I get you.

A shattering can happen with anything, anytime. Job expectations. Kid expectations. Marriage expectations. Life expectations.

No one gets away unscathed.

My question is:

Who do we take our shattered parts to? Who really cares?

Does anyone really care?

I’m going to whisper this next part, because sometimes blog voices can get tart and snappish, and I’m not wanting that.

*whispers* 

I looked for answers. I really did. But I only found one who really cares.

Also is the only one can fix it: Jesus Christ of Nazareth.

Over and over I take the busted stuff in my life to Him, because I am surrendered to Him being the “fixer” in my life. He stood next to me when it happened, and He isn’t upset or mad.* He just wants to be trusted to help. He wants to be trusted to soothe. And He wants to be trusted as the One who never leaves.

He’s never been unfaithful to me. Because, yeah. Stuff shatters.

 

 

*Theologically, Jesus is in heaven after ascending to the Father and the Holy Spirit replaced Him on the earth, so God can still be lovingly with us, for those that care to invite Him in. Triune God = 3 in 1. If you have questions, first read the Book of John and the Book of Acts. Forgive the people that wear the name “Christian”… we are all busted and need our Savior. But He isn’t human. We mess up this Christian walk. He didn’t fail us. He’s perfect, so yeah. He “stood” next to me by the Holy Spirit within me; the Holy Spirit is my direct line to Jesus and God the Father, so artistic liberties on how I displayed it.

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Orchid Photos

Today a friend and I ate together at a luxury grocer cafe. Catching up proved lovely. Then we moved on to shopping.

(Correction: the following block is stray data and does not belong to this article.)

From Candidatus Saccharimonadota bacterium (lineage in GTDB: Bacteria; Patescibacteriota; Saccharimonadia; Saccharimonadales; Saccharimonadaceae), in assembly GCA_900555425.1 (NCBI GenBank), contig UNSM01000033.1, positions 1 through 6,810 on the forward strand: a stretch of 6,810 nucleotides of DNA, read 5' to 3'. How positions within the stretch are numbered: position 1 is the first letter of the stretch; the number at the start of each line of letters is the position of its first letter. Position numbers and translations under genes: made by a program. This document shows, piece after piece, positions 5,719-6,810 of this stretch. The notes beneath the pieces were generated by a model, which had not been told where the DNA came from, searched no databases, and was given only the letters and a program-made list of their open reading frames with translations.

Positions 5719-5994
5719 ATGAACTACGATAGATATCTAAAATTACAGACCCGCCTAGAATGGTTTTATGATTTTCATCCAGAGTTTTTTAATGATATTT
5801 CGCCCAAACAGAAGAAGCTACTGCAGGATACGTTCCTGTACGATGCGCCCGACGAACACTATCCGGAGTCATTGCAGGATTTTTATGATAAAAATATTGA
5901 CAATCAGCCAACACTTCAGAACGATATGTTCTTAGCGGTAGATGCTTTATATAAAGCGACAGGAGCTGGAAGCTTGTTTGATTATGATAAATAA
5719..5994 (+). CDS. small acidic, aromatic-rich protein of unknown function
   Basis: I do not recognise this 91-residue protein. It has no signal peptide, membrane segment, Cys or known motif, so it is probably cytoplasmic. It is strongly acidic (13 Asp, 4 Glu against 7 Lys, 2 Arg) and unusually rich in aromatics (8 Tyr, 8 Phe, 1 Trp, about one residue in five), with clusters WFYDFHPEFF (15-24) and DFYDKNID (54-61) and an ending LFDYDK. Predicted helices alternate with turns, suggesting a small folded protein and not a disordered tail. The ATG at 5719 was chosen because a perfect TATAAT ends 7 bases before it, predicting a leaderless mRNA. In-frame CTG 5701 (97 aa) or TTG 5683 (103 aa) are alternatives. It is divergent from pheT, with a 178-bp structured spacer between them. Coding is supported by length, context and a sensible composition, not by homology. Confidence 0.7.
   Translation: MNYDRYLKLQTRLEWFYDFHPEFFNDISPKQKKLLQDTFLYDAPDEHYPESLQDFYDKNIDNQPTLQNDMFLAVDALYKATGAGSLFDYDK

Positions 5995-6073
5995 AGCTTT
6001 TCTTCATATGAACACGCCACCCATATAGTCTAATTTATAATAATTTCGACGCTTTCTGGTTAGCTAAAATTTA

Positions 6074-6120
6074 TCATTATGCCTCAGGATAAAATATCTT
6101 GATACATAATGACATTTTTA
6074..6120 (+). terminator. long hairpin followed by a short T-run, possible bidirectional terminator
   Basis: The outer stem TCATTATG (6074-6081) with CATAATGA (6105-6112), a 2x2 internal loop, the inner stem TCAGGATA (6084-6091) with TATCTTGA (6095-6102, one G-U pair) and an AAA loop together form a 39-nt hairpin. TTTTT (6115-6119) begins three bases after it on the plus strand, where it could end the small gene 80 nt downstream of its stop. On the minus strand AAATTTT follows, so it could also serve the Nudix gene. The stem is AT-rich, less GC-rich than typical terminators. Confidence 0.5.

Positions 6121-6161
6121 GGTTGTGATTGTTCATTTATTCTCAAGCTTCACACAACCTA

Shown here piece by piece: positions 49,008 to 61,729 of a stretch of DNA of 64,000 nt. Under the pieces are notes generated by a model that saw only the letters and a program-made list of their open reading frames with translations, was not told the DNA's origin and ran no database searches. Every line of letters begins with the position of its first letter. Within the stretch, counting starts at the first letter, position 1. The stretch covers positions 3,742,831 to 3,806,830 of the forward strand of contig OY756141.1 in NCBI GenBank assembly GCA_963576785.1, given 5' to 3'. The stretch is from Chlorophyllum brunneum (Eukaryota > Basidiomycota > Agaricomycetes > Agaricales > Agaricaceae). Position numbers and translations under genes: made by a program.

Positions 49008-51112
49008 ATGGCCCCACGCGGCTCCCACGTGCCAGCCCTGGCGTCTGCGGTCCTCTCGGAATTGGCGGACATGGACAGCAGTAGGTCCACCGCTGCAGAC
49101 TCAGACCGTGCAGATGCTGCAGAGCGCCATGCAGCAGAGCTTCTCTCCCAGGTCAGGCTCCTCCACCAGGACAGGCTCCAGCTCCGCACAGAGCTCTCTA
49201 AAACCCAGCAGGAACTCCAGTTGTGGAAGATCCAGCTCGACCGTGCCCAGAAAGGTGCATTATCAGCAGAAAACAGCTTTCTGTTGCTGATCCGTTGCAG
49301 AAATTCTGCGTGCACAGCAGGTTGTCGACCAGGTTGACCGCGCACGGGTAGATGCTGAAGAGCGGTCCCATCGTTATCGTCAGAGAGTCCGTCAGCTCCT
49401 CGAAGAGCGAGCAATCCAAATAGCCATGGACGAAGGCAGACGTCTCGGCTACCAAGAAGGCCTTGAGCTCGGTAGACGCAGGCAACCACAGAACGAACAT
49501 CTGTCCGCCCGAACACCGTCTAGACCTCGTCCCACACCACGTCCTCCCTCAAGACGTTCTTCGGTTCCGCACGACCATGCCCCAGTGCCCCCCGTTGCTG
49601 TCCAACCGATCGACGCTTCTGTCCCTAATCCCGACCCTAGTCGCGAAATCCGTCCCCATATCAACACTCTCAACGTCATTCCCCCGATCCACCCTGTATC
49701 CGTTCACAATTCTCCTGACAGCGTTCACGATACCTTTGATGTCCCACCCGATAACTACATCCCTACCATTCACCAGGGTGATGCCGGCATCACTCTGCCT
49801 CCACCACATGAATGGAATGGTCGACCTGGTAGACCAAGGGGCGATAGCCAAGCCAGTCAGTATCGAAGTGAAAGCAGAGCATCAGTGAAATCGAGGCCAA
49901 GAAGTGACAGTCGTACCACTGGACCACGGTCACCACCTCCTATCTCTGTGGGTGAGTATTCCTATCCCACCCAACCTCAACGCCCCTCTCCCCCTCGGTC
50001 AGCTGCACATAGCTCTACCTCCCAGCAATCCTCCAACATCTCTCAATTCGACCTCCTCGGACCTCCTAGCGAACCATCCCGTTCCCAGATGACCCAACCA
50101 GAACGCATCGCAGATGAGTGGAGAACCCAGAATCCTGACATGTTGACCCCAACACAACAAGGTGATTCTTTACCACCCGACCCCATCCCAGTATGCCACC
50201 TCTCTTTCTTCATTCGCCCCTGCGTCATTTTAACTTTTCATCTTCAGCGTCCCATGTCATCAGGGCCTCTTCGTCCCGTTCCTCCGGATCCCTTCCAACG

We bought Rosemary ham from the deli (thin sandwich slices), ogled the baked goods and homemade marshmallows, browsed exotic honey, and smelled 14 specialty bath bombs. Insert huge thank-you to my similarly-bath-loving friend for purchasing the pink bath bomb for me—I can’t wait to use it!

She found kitchen towels that were on sale. I resisted the urge to buy three orchids. Resisted with all my might.

However, I whipped out my camera and had a few moments in the narrow walkway.

The orchids were gorgeous, and I had to stop and stare.

Please enjoy!

Gratitude Series 04

The focus of this Gratitude Series is simple. I’m turning gratefulness and thankfulness over in my mind and heart, seeing what shakes loose. If you start a Gratitude Series, please let me know on my Facebook Author Page so I can visit it. Carry on.

Thoughts have brought me to the starting and ending places I find myself staring at.

I have lived through a lot…

My sisters being born. My Abuela’s death. A college friend taking his life. The aging of respected elders. The death of a writer friend, who left behind books unpublished. Miscarriages, amid a sea friends having children and raising children…

The cycle of life and death never ends. And it shan’t, until the Great Creator deems it will.

But I see it now. I can be grateful and thankful for this cycle.

I express gratitude over life on Earth.

I express gratitude over death portals. (Death portals is just a nice way to say the spirit departing a person, as is the order of things now until the next age.)

I express gratitude that Yeshua* took the keys of Death and Hell in fair exchange.

When I saw him, I fell at his feet like a dead man. He laid his right hand on me and said, “Don’t be afraid. I am the First and the Last, and the Living One. I was dead, but look ​— ​I am alive forever and ever, and I hold the keys of death and Hades.

Revelation 1:17-18 (Bible reference in the Christian Standard Bible version)

I express gratitude that Yeshua* is the Path to Life.

Jesus said to her, “I am the resurrection and the life. The one who believes in me, even if he dies, will live.

John 11:25 (Bible reference in the Christian Standard Bible version)

Jesus told him, “I am the way, the truth, and the life. No one comes to the Father except through me.”

John 14:6 (Bible reference in the Christian Standard Bible version)

I express gratitude that in these things, I can rest, I can be at peace. One bigger than myself, bigger than all this, handles these things that I can’t control.

And for that, I can smile and say thank you.

 

 

*Yeshua is Christ Jesus’ Hebrew name.

 

Gratitude Series 03